Monday, February 20, 2012

Lent Me a Hand

It's raining and I have the coffee pot brewing.   The smell of the hot brown liquid wafts through the air warming an otherwise cold kitchen with it's Brazilian perfume.  It's a combination of two grocery store bagged Starbucks - a medium house blend with a dark cafe Verona.  I like to experiment to find the right combination and frankly one of these bags on sale at Publix is cheaper then one low-fat salted caramel cappuccino Venti.   I add my Splenda, carmel toffee creamer, call my name and pretend to be my own barresta.    If it's mid-day and I have a nice small piece of dark chocolate, then I'm in heaven.   Seriously, St. Peter had better greet me with both to convince me that this is really it before I go through the pearly gates.  

I don't drink coffee for the caffeine - I stopped drinking the full octane stuff when I was trying to become pregnant with Amber over 16 years ago and never went back.  It turns out that full out caffeinated beverages give me terrible headaches.   I just really enjoy the taste and the ritual of starting your day with a steaming cup of Joe, even if it's neutered.  So it's in these last few days before Lent starts that I fully appreciate every taste of that savory broth.   Because once Ash Wednesday hits, I'm off coffee for 40 days until Easter.  Not only coffee but I push it one step further - I give up chocolate too.   Lent represents for Christians the time that Jesus spent in the desert, fasting, praying and avoiding temptation from the devil before he was crucified and rose from the dead on Easter.  At this point in my life, I only occasionally go to Mass and actually teach Religious Education to teens at our local Unitarian church - but for some reason, giving up that which I love the most (my husband and kids excluded) gives me a sense of comfort.  It makes me appreciate the other things around me and allows me to try things I wouldn't ordinarily because I don't have my coffee and chocolate crutches to fall back on.  Lent is a time to repent and reflect and I try to do both - but I also look at it as an opportunity to expand my knowledge beyond what I already know and push myself outside of my comfort zone.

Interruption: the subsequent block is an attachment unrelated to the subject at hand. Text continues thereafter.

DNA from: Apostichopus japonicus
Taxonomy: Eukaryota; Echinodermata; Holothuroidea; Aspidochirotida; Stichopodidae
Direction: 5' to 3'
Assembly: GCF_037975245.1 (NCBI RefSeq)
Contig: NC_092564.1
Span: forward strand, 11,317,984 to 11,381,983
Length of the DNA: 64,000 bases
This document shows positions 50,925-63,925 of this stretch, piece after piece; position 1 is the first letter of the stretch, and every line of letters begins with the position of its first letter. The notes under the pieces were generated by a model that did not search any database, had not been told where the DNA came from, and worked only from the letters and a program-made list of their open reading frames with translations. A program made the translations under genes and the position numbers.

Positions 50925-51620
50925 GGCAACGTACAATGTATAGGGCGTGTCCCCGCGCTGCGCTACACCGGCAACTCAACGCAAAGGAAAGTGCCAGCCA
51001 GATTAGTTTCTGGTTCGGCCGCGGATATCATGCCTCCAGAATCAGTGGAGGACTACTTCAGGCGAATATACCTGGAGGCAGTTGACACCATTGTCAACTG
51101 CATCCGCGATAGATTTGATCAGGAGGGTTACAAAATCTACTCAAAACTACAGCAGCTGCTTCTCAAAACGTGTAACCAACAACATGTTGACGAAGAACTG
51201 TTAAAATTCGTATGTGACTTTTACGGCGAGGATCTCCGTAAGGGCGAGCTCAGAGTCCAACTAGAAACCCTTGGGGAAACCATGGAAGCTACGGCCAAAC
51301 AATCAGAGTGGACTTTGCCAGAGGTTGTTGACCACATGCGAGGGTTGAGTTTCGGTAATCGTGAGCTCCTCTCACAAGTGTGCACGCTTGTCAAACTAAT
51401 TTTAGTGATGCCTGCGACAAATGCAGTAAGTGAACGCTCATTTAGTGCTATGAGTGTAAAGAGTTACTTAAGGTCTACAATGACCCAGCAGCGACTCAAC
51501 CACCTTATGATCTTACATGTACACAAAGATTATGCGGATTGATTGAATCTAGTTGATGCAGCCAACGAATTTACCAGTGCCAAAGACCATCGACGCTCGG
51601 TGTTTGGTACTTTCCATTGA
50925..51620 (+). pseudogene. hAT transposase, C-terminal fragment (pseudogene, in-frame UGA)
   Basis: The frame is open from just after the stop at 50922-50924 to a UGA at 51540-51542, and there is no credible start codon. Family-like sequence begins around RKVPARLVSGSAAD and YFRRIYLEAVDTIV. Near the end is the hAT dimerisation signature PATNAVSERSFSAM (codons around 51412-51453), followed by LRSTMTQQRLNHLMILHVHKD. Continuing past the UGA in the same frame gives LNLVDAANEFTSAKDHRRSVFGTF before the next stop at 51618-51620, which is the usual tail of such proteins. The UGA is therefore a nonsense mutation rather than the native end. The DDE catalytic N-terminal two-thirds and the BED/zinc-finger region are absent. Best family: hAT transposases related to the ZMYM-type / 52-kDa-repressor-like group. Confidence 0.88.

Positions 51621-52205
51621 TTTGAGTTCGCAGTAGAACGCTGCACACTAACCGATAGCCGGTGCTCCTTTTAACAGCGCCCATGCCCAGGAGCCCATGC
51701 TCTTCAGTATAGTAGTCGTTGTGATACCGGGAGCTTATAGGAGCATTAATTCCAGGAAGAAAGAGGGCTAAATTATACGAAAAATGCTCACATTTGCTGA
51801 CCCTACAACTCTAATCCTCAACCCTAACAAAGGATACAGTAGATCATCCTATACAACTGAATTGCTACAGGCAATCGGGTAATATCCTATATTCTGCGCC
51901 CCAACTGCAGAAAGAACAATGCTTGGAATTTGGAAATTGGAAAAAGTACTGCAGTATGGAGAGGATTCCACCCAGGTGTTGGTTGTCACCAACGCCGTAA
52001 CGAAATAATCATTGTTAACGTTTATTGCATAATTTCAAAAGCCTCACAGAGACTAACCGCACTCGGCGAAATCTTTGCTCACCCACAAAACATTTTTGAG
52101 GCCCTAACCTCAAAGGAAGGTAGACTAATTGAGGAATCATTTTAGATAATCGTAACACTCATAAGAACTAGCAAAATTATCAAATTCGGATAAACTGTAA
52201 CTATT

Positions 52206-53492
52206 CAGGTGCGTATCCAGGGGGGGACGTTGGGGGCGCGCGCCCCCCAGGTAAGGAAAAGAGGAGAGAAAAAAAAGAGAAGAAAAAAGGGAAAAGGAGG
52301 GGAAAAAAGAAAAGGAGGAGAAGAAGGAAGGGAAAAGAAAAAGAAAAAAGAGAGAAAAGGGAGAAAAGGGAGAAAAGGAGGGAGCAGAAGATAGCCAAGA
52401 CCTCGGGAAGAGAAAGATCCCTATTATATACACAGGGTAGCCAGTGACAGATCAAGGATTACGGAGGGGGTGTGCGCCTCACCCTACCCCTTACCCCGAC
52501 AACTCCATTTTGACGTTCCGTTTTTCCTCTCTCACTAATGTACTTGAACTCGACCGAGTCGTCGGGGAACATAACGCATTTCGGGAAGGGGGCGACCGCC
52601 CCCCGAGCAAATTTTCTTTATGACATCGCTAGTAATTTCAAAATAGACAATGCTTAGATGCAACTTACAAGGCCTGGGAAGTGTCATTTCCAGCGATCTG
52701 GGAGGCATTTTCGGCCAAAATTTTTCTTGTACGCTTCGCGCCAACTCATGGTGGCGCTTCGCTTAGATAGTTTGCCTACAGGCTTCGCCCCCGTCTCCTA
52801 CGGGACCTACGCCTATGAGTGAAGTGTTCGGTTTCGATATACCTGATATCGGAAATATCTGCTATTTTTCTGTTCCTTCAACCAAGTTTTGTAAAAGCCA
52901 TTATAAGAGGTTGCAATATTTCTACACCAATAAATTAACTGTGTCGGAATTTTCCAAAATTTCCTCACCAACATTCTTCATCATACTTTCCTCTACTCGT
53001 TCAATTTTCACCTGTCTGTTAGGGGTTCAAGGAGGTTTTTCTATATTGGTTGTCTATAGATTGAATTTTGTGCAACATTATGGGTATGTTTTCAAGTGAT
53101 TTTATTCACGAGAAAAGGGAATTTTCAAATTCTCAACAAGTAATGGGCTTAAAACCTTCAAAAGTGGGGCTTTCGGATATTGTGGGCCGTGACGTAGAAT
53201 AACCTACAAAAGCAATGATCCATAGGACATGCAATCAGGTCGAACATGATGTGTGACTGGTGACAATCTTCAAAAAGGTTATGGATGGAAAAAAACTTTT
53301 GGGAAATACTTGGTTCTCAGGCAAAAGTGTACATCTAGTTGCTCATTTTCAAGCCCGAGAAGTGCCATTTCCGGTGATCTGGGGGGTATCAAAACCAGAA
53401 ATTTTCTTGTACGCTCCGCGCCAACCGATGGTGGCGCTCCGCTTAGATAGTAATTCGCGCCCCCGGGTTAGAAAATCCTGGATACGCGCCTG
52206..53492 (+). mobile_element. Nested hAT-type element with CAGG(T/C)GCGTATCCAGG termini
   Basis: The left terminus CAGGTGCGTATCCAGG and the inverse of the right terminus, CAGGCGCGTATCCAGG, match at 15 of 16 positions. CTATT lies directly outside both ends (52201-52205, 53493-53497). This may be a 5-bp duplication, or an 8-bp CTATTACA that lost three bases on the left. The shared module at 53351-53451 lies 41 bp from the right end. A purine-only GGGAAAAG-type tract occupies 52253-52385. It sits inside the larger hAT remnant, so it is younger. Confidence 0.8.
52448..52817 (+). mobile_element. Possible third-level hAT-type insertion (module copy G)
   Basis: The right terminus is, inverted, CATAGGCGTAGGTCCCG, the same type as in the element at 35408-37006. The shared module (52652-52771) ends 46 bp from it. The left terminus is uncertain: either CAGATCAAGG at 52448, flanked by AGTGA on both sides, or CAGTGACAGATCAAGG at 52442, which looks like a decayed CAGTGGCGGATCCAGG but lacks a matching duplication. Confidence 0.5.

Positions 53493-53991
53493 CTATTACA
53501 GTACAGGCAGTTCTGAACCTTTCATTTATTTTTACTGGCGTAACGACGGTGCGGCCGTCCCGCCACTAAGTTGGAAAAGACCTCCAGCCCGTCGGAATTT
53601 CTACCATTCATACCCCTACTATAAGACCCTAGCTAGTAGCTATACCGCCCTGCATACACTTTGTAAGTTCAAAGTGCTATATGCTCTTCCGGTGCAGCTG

I was raised Roman Catholic and Lent was always an interesting time in my house.    All five of the kids had to give something up and usually it was candy.   Cussing for me would have been better but then if we had to report to our mother what we had given up, I'd have to admit to having a filthy vocabulary and face the possibility of getting my mouth washed out with soap - so candy seemed to be the safest option.   For Catholics on Fridays, you couldn't have traditional meat like pork, beef or chicken but fish was fine.   Friday nights were generally Mrs. Paul's Fish sticks or crab cakes and corn or corn pudding.   The tartar sauce made it somewhat more palatable if twice the calories.   I soon began to dread these dinners and the mere mention of Mrs. Paul's would make me shutter.  It wasn't until I was in my teens that someone noted that you didn't have to eat fish on Fridays, you just couldn't eat meat.   Suddenly a whole new vegetarian world opened up that included cheese pizza, eggplant parmesan and spaghetti without meat.  It was a revelation and suddenly Friday night dinners during Lent were fun - hey we could eat cheese pizza!   It was always interesting to me that I never wanted bacon cheese burgers at any other time of year, but when you know you can't have them you wanted them more during those Lenten Fridays.